Monday 29 December 2008
by: Mike Kaszuba and Pat Doyle, The Minneapolis Star Tribune
Disagreements on what ballots should be counted has delayed the Minnesota recount vote. (Photo: Reuters)
The US Senate recount spiraled deeper into confusion and bickering Monday, with the campaigns of Sen. Norm Coleman and DFLer Al Franken at odds over how many rejected absentee ballots should be counted and a state Supreme Court deadline to do so looming just four days away.
The impasse clouded what might happen today as the first in a series of meetings across Minnesota, involving local election officials, convene to sort through at least 1,346 absentee ballots - and maybe hundreds more - to see which ones may have been improperly rejected in the Nov. 4 election.
A Star Tribune analysis of the origins of 93 percent of those ballots suggests an advantage for Franken.
With the state Canvassing Board holding out the possibility it may certify a winner in the hotly contested race as soon as next Tuesday, and with Franken holding a narrow lead, the absentee ballots may hold the key to the winner of the state's most contentious U.S. Senate race ever.
But by the time the second of two meetings with Deputy Secretary of State Jim Gelbmann ended late Monday afternoon, the campaigns remained far apart. Campaign lawyers held dueling news conferences, accusing the other side of trying to prevent an agreement. And even Gelbmann, who at one point asked lawyers from both campaigns to remain "civil," said a late proposal from Coleman - to review 654 more votes atop the 1,346 absentee ballots that local officials had already agreed were mistakenly rejected - threatened to derail the process.
"You're giving the local officials very little time," said Gelbmann, who said the Coleman request presented a "very daunting task."
No Agreement on Anything
The day's events, which left the Franken campaign accusing Coleman of erecting roadblocks, appeared to lay the groundwork for a future legal challenge should Coleman lose the recount. Coleman's attorneys said Franken, who had previously advocated for counting every legal vote, was now guilty of "hypocrisy" for balking at Coleman's push to review 654 more rejected absentee ballots.
"They want to count every vote as long as it's a vote for Franken - but not otherwise," Tony Trimble, a Coleman recount attorney, told a cluster of reporters.
When the day ended, Gelbmann said he would leave it to the Coleman campaign to forward the list with the additional 654 votes to Minnesota's 87 counties, meaning the counties will likely have to decide individually whether they would comply with the request.
Over the weekend, the Franken campaign agreed to review only the 1,346 absentee ballots that local election officials had acknowledged were mistakenly rejected. Franken campaign officials said they had spent most of the weekend, without success, trying to get the Coleman campaign to join them.
While the Coleman campaign said it had identified at least 778 of the 1,346 that the campaign might agree to, Franken officials balked at reaching agreement on that subset because they were concerned Coleman was attempting to "cherry pick" those most favorable to Coleman.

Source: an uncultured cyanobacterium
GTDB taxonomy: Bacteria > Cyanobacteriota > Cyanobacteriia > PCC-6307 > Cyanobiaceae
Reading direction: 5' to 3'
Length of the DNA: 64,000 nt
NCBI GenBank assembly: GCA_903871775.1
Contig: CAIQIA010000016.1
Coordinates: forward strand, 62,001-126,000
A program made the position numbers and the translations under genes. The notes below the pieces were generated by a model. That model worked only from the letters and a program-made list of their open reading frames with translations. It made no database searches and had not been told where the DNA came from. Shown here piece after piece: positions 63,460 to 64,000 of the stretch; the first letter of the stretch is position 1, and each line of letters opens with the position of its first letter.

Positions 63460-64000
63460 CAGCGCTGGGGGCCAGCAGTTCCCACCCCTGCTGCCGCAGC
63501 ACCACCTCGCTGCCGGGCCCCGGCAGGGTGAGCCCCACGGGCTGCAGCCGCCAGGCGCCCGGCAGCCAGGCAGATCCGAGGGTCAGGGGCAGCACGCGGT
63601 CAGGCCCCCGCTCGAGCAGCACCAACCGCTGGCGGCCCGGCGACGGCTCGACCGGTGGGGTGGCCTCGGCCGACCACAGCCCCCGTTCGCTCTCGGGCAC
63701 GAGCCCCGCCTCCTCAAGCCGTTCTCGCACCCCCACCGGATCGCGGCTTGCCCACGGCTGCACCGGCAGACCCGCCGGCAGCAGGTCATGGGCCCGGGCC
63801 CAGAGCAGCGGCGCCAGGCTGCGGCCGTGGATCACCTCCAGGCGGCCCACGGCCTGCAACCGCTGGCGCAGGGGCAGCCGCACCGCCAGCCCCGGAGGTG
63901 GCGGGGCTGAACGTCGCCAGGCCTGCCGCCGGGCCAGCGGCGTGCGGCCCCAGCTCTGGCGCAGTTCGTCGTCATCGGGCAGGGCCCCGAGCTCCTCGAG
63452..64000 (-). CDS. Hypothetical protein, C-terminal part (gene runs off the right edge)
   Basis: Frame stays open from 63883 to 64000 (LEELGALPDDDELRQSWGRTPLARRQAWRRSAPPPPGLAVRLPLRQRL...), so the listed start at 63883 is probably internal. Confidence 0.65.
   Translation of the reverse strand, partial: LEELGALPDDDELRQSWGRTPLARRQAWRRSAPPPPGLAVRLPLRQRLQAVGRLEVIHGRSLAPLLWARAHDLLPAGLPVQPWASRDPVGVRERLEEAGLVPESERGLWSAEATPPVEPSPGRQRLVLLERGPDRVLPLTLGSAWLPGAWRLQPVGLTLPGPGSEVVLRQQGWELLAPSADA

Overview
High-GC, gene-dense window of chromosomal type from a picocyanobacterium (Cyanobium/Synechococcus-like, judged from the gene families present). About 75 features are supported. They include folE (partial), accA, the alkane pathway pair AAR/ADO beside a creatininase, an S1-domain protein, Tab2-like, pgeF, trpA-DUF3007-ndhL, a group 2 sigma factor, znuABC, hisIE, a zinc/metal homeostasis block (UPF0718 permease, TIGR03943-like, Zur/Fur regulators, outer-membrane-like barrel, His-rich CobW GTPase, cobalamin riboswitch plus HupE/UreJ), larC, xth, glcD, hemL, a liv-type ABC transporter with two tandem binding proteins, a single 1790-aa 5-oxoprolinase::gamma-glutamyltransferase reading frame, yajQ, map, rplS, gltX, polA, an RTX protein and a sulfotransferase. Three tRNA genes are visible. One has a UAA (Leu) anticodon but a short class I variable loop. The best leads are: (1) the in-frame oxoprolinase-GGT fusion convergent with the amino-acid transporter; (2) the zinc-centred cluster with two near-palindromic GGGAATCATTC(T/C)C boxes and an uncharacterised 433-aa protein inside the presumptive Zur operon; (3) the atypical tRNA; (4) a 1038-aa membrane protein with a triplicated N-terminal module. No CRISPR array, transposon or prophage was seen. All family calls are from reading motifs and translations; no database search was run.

Meanwhile, a Star Tribune analysis of the origins of 1,251 of the ballots identified by local officials, from 70 counties, suggests they might favor Franken overall.
Precincts in which Franken outpolled Coleman produced 696 of the ballots, compared with 555 from precincts where Coleman outpolled Franken. What's more, ballots from precincts where Franken outpolled Coleman by more than 25 percentage points (326 ballots) were 2 1/2 times as common as ballots from precincts where Coleman bested Franken by such lopsided margins (130 ballots).
The ballots the newspaper analyzed did not include those from Stearns County, a GOP stronghold that includes St. Cloud. Most of the other unaccounted-for ballots came from small rural counties, where the Republican ticket may also have run well.
The Coleman campaign, meanwhile, released its own list late Monday, containing 654 rejected absentee ballots that it wants considered. The proposed additions are weighted heavily toward rural counties and the Twin Cities suburbs where Coleman fared well. While more than 170 of the ballots are from Hennepin County, only a half-dozen are from Minneapolis, where Franken did well. Republican-leaning suburbs Orono, Minnetonka and Minnetrista together had more ballots that Coleman wants to count than did Minneapolis.
Despite the confusion, the Coleman campaign held an early afternoon news conference and predicted that today's regional meetings would be "very amiable." Trimble, at one point, said, "It's going to be a very, very easy meeting."
Franken campaign officials said that the meetings would almost certainly be confusing, and that Coleman did not seem interested in reaching an agreement. "There was actually almost no progress made, to our dismay, over the weekend," Hamilton said. "At this point, the process just seems to be broken."
Despite the acrimony, Coleman attorney Fritz Knaak said relations between attorneys for the two campaigns were amicable. "I wouldn't describe the tone, certainly among the lawyers, as uncivil," he said.